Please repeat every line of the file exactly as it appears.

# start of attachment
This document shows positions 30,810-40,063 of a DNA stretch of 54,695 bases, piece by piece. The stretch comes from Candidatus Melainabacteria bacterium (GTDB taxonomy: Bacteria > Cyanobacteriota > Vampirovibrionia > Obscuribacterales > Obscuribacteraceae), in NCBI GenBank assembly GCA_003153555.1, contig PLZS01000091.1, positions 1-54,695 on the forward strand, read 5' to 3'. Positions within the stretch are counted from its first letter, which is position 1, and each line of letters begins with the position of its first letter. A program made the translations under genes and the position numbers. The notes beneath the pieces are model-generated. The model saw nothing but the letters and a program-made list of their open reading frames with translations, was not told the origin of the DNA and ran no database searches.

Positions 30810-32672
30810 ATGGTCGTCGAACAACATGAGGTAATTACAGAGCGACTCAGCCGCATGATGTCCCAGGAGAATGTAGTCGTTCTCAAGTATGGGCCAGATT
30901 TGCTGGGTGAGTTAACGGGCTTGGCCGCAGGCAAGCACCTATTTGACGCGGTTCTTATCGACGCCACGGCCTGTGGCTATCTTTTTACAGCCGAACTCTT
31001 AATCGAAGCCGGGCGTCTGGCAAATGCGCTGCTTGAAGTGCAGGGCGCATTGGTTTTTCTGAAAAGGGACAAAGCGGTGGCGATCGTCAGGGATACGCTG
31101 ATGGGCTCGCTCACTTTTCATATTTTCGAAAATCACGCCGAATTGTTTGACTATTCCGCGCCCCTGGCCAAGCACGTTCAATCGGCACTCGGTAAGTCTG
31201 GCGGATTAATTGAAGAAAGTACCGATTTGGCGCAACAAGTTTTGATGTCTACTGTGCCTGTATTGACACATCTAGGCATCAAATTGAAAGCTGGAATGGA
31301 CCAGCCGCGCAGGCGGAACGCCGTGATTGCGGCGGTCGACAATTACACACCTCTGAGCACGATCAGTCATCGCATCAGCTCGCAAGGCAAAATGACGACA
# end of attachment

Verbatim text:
This document shows positions 30,810-40,063 of a DNA stretch of 54,695 bases, piece by piece. The stretch comes from Candidatus Melainabacteria bacterium (GTDB taxonomy: Bacteria > Cyanobacteriota > Vampirovibrionia > Obscuribacterales > Obscuribacteraceae), in NCBI GenBank assembly GCA_003153555.1, contig PLZS01000091.1, positions 1-54,695 on the forward strand, read 5' to 3'. Positions within the stretch are counted from its first letter, which is position 1, and each line of letters begins with the position of its first letter. A program made the translations under genes and the position numbers. The notes beneath the pieces are model-generated. The model saw nothing but the letters and a program-made list of their open reading frames with translations, was not told the origin of the DNA and ran no database searches.

Positions 30810-32672
30810 ATGGTCGTCGAACAACATGAGGTAATTACAGAGCGACTCAGCCGCATGATGTCCCAGGAGAATGTAGTCGTTCTCAAGTATGGGCCAGATT
30901 TGCTGGGTGAGTTAACGGGCTTGGCCGCAGGCAAGCACCTATTTGACGCGGTTCTTATCGACGCCACGGCCTGTGGCTATCTTTTTACAGCCGAACTCTT
31001 AATCGAAGCCGGGCGTCTGGCAAATGCGCTGCTTGAAGTGCAGGGCGCATTGGTTTTTCTGAAAAGGGACAAAGCGGTGGCGATCGTCAGGGATACGCTG
31101 ATGGGCTCGCTCACTTTTCATATTTTCGAAAATCACGCCGAATTGTTTGACTATTCCGCGCCCCTGGCCAAGCACGTTCAATCGGCACTCGGTAAGTCTG
31201 GCGGATTAATTGAAGAAAGTACCGATTTGGCGCAACAAGTTTTGATGTCTACTGTGCCTGTATTGACACATCTAGGCATCAAATTGAAAGCTGGAATGGA
31301 CCAGCCGCGCAGGCGGAACGCCGTGATTGCGGCGGTCGACAATTACACACCTCTGAGCACGATCAGTCATCGCATCAGCTCGCAAGGCAAAATGACGACA